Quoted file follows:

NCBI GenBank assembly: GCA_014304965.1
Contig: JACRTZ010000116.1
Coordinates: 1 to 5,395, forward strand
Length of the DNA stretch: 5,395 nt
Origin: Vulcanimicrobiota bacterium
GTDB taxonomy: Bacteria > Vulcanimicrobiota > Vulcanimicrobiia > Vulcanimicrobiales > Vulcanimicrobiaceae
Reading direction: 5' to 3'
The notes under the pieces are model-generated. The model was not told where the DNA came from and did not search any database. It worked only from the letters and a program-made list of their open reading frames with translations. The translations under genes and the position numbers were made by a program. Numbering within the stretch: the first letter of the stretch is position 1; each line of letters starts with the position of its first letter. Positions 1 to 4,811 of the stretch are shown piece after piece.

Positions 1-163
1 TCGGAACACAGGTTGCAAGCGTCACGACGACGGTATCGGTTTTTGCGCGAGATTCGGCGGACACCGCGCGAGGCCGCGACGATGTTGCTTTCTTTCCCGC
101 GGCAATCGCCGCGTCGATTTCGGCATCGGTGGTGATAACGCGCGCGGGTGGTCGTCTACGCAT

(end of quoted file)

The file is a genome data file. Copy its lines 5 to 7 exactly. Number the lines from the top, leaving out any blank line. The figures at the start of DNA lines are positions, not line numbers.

Origin: Vulcanimicrobiota bacterium
GTDB taxonomy: Bacteria > Vulcanimicrobiota > Vulcanimicrobiia > Vulcanimicrobiales > Vulcanimicrobiaceae
Reading direction: 5' to 3'